Tim Halder pauses on the Torment-Forbidden Traverse. Photo © Jason Griffith.
Tim Halder pauses on the Torment-Forbidden Traverse. Photo © Jason Griffith.
  North Cascades
National Park, 2009
  by Cori Conner, Wilderness Ranger  

T he summer of 2009 was a busy and challenging season for wilderness rangers at North Cascades National Park. The season was notable for its hot and sunny weather, a dramatic increase in wilderness visitation, and an intense period of search and rescue (SAR) incidents.

June brought unseasonably nice weather, leading into one of the busiest Fourth of July weekends on record. July and August continued the trend of hot and sunny weather. The above-average snowpack melted quickly, yet many routes remained in great climbing shape late into the season.

An unusual number of powerful thunderstorms moved across the Cascades during the summer, chasing climbers down mountainsides and causing a flash flood on Boston Creek that washed out a section of the Cascade River Road. Despite the unstable weather and dire predictions, there were fewer wildfires in the North Cascades than expected. The Panther Creek and Brush Creek Trails were closed for part of the summer due to wildfires, and small fires of short duration were observed on Castle Rock, Luna Peak and near Boston Basin and Newhalem. In addition to the Brush Creek Trail closure, a large avalanche on Forest Service Road 32 (Hannegan Pass Road) prevented the road from opening until August; this made access from the west to Whatcom Pass and the North Pickets problematic for much of the 2009 season.

Climbing Visitation
The Wilderness Information Center reported a 24% increase in visitation to the office and a 34% increase in the number of submitted voluntary climbing registers over the previous season. For the past ten years, visitation to ten cross-country zones has been tracked based on overnight rermits issued. The table below (showing the number of registered backcountry users, not the number of parties) illustrates increased visitation to all zones except for the Sulphide Glacier. For the past several years, rangers have been noting increased visitation to the Southern Pickets, a trend that continued in 2009. (Note: This table includes data published in previous issues of the NWMJ that has been corrected.)

  2000 2001 2002 2003 2004 2005 2006 2007 2008 2009
Boston Basin 667 626 628 631 668 634 632 562 492 529
Colonial 35 52 104 47 36 87 54 83 90 95
Eldorado 471 460 493 435 467 358 499 536 443 538
Goode 72 57 47 75 21 17 35 18 21 46
Klawatti 76 98 76 60 42 28 55 76 61 96
Logan 58 67 53 57 26 27 43 54 41 77
Sahale Glacier 449 626 515 612 416 612 520 375 437 484
Sulphide Glacier 779 795 638 607 685 628 540 468 691 624
Terror Basin 23 67 45 55 36 57 81 52 98 113
Triumph Col 50 44 68 66 61 46 75 51 54 61
Totals 2680 2892 2667 2645 2458 2494 2534 2275 2428 2663

Climbers cross the Inspiration Glacier. Photo © Lowell Skoog.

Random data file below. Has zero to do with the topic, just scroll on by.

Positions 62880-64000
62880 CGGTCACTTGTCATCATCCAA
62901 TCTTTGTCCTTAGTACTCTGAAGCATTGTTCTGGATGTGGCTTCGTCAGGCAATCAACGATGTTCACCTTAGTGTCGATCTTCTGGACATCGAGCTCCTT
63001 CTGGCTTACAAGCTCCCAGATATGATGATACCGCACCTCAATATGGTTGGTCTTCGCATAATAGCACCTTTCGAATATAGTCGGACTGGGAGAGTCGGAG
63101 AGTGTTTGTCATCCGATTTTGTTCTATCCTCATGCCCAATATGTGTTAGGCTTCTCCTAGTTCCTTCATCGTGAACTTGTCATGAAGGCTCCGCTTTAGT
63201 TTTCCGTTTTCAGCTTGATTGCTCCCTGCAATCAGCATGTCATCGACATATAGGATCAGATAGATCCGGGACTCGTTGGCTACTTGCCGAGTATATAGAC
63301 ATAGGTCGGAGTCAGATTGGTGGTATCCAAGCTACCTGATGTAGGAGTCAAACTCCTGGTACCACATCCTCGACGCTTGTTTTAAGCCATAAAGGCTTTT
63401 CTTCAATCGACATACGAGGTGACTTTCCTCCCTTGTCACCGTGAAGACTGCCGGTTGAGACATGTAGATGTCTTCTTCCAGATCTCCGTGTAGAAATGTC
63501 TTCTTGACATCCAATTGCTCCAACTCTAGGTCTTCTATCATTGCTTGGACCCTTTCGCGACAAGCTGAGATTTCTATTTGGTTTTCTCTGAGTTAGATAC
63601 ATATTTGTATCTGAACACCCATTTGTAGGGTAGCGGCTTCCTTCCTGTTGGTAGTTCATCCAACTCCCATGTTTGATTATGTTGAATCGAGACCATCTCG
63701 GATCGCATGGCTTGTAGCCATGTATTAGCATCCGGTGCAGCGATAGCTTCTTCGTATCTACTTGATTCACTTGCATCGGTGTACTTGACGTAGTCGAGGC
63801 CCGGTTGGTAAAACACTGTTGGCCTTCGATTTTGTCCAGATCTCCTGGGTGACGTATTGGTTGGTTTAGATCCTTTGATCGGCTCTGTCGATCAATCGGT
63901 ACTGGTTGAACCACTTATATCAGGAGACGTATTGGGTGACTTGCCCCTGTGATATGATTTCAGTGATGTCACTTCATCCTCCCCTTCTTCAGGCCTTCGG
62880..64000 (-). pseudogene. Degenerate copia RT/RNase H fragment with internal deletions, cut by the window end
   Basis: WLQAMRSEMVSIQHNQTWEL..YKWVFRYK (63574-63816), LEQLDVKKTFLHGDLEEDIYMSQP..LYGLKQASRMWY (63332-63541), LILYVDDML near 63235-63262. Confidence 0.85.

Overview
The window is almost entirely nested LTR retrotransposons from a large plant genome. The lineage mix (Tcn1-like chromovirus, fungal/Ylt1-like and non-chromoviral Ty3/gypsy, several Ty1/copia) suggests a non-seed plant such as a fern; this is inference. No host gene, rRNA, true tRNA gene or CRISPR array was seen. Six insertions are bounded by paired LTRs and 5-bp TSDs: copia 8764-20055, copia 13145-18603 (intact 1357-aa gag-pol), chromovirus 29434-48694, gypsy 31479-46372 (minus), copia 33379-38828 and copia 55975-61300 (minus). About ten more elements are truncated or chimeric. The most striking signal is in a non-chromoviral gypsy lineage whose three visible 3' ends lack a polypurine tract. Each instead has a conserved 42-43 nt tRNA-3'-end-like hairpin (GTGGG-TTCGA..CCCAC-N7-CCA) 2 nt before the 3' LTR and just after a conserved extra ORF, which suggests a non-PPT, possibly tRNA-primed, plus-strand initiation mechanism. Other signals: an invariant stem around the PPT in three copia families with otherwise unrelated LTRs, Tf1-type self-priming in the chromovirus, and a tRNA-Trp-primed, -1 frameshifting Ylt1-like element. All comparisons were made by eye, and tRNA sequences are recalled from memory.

Climbers cross the Inspiration Glacier. Photo © Lowell Skoog.
  Mount Logan from the summit of Black Peak. Photo © Dan Hilden.
Mount Logan from the summit of Black Peak. Photo © Dan Hilden.
  Steph Abegg on the summit of Mt Buckner. Photo © Jason Hummel.
Steph Abegg on the summit of Mt Buckner. Photo © Jason Hummel.
Climbers cross the Inspiration Glacier. Photo © Lowell Skoog.   Mount Logan from the summit of Black Peak. Photo © Dan Hilden.   Steph Abegg on the summit of Mt Buckner. Photo © Jason Hummel.

Staffing and Training
In 2009, two permanent, one term, 11 seasonal, and three full-time Student Conservation Association rangers conducted patrols of nearly 3,000 miles of wilderness trails and off-trail terrain in the North Cascades. Climbing rangers patrolled routes on Mount Shuksan, Eldorado Peak, Mount Logan, Goode Mountain, Terror Basin, and the Boston Basin peaks.

All wilderness rangers participate in two weeks of early season training on topics including search and rescue, low-angle carry-outs, high-angle technical rescue, snow and glacier travel, Leave No Trace principles, trail and camp maintenance, and toilet maintenance. One ranger was sent to the 40-hour National Park Service Technical Rescue training at Canyonlands National Park, and two climbing rangers participated in an interagency rope rescue training drill at Mount Erie.

Resource Monitoring
Each year, wilderness rangers conduct monitoring surveys of cross-country zones, climbing routes, and campsites to identify areas in which human use is leaving long-term, visible impacts upon the landscape. The purpose of these surveys is to identify areas that may require future efforts to restore them to wilderness standards. In 2009, rangers surveyed the following cross-country zones: Torment Basin, Terror Basin, Inspiration Glacier, Sourdough Mountain, and Mount Arriva.

Waste Management
Over the course of the 2009 season, rangers documented and removed 139 occurrences of human feces and/or toilet paper from the wilderness. Improperly disposed human waste was most commonly found on the Sulphide Glacier route of Mount Shuksan and on Eldorado Peak. To address the on-going human waste problems on Eldorado, the National Park Service installed a new composting toilet in the fall of 2009, located on a rock outcropping at the base of the East Ridge (near the popular bivy site at 7200ft). Wilderness rangers maintained 19 other composting toilets throughout the park as well as countless pit-style toilets. North Cascades National Park continues its free blue bag program, and rangers are investigating the potential for including alternative waste disposal methods into its human waste management program in the future.